UPDATE 1-Russian central bank warns of risks to growth but keeps rates on hold
hold@ (Adds context, details from central bank statement)
MOSCOW, Aug 9 (Reuters) - Russia's central bank warned of risks to growth on Friday and said output was below potential but, with inflation above target and the rouble weak, it resisted political pressure to cut interest rates.
Data this month showing that manufacturing and services sector activity shrank in July added to signs that Russia's economy is losing steam.
That has bolstered the case for the central bank to cut interest rates, a move the Kremlin has been urging to shore up the economy. But with inflation above 6 percent and the rouble hitting a four-year low this week, the bank kept rates unchanged at a policy meeting on Friday, although analysts expect it to loosen monetary policy soon as inflation comes closer to the bank's 5-6 percent target range.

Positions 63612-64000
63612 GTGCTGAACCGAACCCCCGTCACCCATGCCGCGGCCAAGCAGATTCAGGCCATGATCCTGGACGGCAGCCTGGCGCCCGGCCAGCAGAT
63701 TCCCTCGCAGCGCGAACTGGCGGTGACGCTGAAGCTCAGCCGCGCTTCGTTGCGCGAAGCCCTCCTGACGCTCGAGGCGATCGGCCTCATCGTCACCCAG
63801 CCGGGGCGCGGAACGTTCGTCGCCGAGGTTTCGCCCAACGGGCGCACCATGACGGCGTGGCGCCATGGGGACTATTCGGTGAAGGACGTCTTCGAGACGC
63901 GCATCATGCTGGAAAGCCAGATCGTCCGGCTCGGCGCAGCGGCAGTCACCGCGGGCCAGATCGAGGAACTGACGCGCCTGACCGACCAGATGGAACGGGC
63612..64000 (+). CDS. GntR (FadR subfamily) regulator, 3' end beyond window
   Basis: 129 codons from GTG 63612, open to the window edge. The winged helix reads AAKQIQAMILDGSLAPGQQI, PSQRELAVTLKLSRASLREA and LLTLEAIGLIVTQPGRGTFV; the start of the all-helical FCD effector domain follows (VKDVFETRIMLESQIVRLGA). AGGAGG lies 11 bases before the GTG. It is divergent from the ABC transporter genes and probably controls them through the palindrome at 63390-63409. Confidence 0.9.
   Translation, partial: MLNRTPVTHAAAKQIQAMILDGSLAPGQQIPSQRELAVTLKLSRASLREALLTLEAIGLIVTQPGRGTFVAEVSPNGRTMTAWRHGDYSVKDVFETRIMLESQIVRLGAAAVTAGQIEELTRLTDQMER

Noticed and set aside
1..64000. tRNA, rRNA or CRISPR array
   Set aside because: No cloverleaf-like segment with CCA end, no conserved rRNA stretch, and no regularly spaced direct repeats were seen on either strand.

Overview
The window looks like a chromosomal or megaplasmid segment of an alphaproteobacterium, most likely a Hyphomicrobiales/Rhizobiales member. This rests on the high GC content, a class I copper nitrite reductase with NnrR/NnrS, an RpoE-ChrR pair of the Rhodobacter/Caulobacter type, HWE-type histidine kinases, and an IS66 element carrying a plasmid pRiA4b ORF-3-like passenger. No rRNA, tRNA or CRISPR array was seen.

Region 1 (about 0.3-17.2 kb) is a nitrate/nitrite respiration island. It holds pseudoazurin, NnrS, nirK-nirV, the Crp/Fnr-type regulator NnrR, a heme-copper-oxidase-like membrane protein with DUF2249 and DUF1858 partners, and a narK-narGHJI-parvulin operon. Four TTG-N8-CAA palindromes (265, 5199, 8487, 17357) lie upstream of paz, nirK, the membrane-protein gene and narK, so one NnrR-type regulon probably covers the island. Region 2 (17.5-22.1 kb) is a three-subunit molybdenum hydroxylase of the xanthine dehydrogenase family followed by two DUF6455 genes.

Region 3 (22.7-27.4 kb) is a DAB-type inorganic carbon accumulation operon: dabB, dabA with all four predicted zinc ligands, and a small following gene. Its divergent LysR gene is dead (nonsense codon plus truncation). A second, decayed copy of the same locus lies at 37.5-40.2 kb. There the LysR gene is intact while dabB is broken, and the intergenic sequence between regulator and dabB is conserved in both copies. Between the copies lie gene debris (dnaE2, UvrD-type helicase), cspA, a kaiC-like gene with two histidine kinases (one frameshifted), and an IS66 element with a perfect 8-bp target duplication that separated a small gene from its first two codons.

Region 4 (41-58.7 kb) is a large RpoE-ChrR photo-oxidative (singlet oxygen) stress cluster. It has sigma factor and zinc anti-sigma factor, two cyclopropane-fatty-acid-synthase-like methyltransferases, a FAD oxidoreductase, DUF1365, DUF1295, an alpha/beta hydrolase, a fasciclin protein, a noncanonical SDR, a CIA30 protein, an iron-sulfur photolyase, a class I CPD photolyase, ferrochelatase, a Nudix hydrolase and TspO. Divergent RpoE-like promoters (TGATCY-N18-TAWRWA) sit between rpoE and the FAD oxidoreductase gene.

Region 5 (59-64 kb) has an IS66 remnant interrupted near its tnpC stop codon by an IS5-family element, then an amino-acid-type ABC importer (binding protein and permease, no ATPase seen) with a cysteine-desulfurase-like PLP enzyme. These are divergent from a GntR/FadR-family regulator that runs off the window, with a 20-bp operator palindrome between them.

In an accompanying statement, the bank said that output in the economy was "somewhat lower than its potential level", signifying no pressure on inflation on the demand side.
It reiterated its forecast that inflation would return to its target range by year-end, and also predicted that inflation would continue to fall in 2014. Inflation on Aug. 5 was 6.5 percent, the bank said, while core inflation in July was 5.6 percent, down from 5.8 percent in June.
For the 11th month in a row, the central bank kept the one-day auction repo rate unchanged at 5.5 percent, while the fixed one-day repo rate stays at 6.5 percent and the overnight deposit rate at 4.5 percent.
The refinancing rate, the largely symbolic cost of overnight loans from the central bank, was held at 8.25 percent.
Russia forecasts its economic growth will slow to 2.4 percent this year, due in part to weak investment and falling commodities prices, from 3.4 percent in 2012.
The rouble has been weakened in recent weeks by selling pressure on emerging market currencies on concerns that the U.S. Federal Reserve could soon start to taper its stimulus programme, which had spurred capital inflows into emerging economies.
A majority of analysts polled by Reuters had expected the bank to keep rates on hold at Friday's meeting.
(Editing by Susan Fenton)